BY GEOFF HOBSON
The music blared the last time the Bengals prepared for the Browns. And Cincinnati ended up hitting one of the biggest sour notes in franchise history during the 24-7 loss that nearly closed down Paul Brown Stadium the day it opened.
But that was seven weeks and one head coach ago and the Bengals insist they aren't the same team that got drilled that day.
New coach Dick LeBeau received plenty of ink for turning off the locker room music when he took the job Sept. 25. But now players are praising him for finding the right note in the past four games that included last Sunday's trumpet blast over Denver.
These are not September's Bengals, they say.
"It's different," said defensive tackle Oliver Gibson. "There's a more professional attitude. It's closer to what a real competitive NFL competent team is. You don't see the youth as much anymore. It's not as loose. It shouldn't be as loose. Forget about the music. Just the general attitude."
It's certainly a different lineup. Left tackle Rod Jones, who allowed two of the Browns' seven sacks that day, is on the bench. So are right cornerback Artrell Hawkins and strong safety Cory Hall, who helped allow part of Browns quarterback Tim Couch's second-best passing day ever with 259 yards.
"That's the big thing. That's been the wake-up call," said quarterback Akili Smith. "People on the outside looking in, that's what they notice. But in here, too, guys know their job is on the line and that's what it's all about."
But what makes Sunday's showdown so big for the 1-6 Bengals is that a loss to the 2-6 Browns wipes out the Mile High euphoria.
"If we can't go out there and get it done, it will be a tough result to deal with," said Bengals President Mike Brown. "It means we're right back where we were. This will be a good measuring stick. We're playing a team that beat us handily in our own stadium." . . .
The most devastating aspect of the opener was how the Browns' revamped defensive line manhandled a Bengals' offensive line returning intact from last season except for right guard Mike Goff replacing Brian DeMarco.
But life in the trenches is different now. There's a belief in the locker room that LeBeau has made the Bengals a tougher mental team.
"He's changed our mindset," said right tackle Willie Anderson, who has openly questioned his team's mental state the past few seasons. "Coach LeBeau has us practice with a purpose. Before, we were more concerned about the game.
"The offense wondered who (the defense) had over here, who they had over here, and we can't run the ball on them because nobody has," Anderson said. "(LeBeau) is saying, 'We don't give a damn who's over there. We're going to run it regardless and if you stop us, you'll have to stop us 30 times.' That's the difference."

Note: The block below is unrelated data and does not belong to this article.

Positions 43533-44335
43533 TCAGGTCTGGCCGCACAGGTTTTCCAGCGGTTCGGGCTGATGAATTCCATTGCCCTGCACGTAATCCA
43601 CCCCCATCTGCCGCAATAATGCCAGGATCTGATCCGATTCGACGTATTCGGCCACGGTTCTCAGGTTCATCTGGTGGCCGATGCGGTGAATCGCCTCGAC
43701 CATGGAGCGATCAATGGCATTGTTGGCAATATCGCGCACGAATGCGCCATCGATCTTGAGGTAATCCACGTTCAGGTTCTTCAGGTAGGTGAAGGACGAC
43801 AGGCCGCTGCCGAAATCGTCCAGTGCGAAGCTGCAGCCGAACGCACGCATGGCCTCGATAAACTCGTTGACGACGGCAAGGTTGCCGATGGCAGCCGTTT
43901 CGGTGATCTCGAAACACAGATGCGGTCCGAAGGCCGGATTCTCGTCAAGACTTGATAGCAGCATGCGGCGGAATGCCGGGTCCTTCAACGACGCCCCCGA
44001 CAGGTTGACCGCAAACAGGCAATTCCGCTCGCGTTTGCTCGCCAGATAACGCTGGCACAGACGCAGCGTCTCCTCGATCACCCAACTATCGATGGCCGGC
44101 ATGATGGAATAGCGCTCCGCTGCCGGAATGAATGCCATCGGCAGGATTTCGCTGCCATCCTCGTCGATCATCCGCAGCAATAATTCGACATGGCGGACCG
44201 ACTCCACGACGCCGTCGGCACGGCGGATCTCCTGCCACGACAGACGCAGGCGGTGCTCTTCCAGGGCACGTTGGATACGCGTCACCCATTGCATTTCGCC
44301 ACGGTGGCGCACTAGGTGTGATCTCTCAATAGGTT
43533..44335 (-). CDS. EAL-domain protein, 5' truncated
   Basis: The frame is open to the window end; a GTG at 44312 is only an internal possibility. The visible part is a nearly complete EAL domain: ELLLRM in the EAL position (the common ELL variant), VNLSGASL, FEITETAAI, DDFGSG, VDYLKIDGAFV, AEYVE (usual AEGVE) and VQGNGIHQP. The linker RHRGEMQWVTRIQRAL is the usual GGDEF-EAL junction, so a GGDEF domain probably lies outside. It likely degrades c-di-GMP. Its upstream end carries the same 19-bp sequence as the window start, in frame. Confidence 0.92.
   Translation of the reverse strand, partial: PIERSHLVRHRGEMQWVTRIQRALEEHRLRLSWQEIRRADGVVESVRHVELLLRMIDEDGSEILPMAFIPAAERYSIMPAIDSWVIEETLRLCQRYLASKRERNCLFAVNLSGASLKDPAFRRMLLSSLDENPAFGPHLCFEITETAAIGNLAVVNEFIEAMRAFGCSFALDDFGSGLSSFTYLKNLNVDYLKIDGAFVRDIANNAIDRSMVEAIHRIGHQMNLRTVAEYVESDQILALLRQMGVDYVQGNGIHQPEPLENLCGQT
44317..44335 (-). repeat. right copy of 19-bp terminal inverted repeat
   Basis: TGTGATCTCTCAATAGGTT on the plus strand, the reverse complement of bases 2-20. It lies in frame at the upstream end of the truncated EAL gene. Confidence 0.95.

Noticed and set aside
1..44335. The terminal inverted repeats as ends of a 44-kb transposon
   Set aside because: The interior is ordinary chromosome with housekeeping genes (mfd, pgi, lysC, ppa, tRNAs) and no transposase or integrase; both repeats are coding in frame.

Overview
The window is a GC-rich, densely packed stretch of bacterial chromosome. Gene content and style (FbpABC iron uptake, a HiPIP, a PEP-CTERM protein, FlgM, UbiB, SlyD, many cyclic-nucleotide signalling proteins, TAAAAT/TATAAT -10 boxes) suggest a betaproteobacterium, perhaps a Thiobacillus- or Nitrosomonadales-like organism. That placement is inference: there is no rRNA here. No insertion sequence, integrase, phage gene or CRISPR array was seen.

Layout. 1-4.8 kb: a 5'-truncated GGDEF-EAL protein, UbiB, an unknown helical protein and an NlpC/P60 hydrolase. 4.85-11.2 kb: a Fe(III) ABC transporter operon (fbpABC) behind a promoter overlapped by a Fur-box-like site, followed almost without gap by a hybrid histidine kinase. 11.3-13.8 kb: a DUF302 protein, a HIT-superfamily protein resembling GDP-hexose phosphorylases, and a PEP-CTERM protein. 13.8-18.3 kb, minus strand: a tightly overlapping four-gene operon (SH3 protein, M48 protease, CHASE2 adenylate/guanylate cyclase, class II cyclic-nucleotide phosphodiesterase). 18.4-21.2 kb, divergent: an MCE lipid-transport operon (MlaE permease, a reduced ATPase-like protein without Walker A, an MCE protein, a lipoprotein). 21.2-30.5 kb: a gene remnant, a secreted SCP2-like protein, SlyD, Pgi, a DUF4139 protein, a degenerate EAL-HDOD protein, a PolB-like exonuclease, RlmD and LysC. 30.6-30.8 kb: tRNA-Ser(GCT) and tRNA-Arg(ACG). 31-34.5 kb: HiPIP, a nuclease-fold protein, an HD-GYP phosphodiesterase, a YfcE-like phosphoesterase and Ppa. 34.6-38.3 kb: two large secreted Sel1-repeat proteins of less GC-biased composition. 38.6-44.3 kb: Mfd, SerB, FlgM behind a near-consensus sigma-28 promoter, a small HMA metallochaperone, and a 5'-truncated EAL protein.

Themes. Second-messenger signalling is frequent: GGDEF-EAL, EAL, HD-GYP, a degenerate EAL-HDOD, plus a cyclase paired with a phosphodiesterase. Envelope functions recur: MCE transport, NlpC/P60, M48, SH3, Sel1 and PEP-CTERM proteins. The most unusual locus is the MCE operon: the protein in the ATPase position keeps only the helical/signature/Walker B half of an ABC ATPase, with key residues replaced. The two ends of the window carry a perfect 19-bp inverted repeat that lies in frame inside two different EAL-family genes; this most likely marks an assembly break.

Anderson says LeBeau doesn't "sugarcoat" mistakes. Across the line, Gibson has noticed the impact of LeBeau's up-tempo practices: "When you're breathing hard at the start of practice and end the practice still breathing hard, you've got to concentrate. Even the (post-practice sprints by the entire team) has more to do with mental toughness. It has nothing to do with conditioning. Everybody runs."
So figure on running back Corey Dillon, off his record-setting day, to get more than the dozen carries he got Sept. 10. The Bengals averaged 5.8 yards per rush, but confounded people even in their own building by running just 19 times.
Offensive line coach Paul Alexander is also hoping things are different just because his guys have had nearly 50 more days together. In the first game, center Rich Braham labored enough on his swollen knee that Alexander eventually turned to Brock Gutierrez after the second game.
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"We have to play with each other," Alexander said. "Goff has to learn to play with Willie. Brock has to learn to play with Goff and (left guard Matt) O'Dwyer. We've played in enough games together that we should execute."
Smith is hoping the difference carries over into the NFL's worst passing game. What bothered the Bengals so much last time was the Browns stopped the running game without eight men in the box. They used the extra safety to help double team receiver Peter Warrick with a cornerback.
"We're going to have to adjust," Smith said. "If they crowd the line, I'm going to have to step up, be accurate, and hit the outside receivers."
So is Browns backup quarterback Doug Pederson, who looked so bad in throwing for 61 yards last week against the Steelers that coach Chris Palmer is toying with turning to sixth-round draft pick Spergon Wynn's rocket arm in certain situations.
The Browns' offense, without three other injured starters along with Couch, offered just 104 yards of offense last week for their second worst outing since the franchise's first game last year.
So the game probably comes down to which starting quarterback can get the ball to his receivers one-one if the opponents clog the line of scrimmage daring the passers to beat them.
For once, the Bengals have history and last week on their side. They've won two road games in October since 1995. One of them was last year in Cleveland.
But Gibson says even that's different. That was the Bengals' first win of last season, but they lost the next six on the way to finishing 4-12. That first win was over the winless, expansion Browns. Sunday's win was over a 4-3 Denver team a year removed from back-to-back Super Bowl titles.
"We feel a lot better after this win," Gibson said. "It wasn't a fluke or luck. It was running the ball and getting three turnovers. You can't get more old school than that. It's given us a lot of confidence."
Which is different in its own right.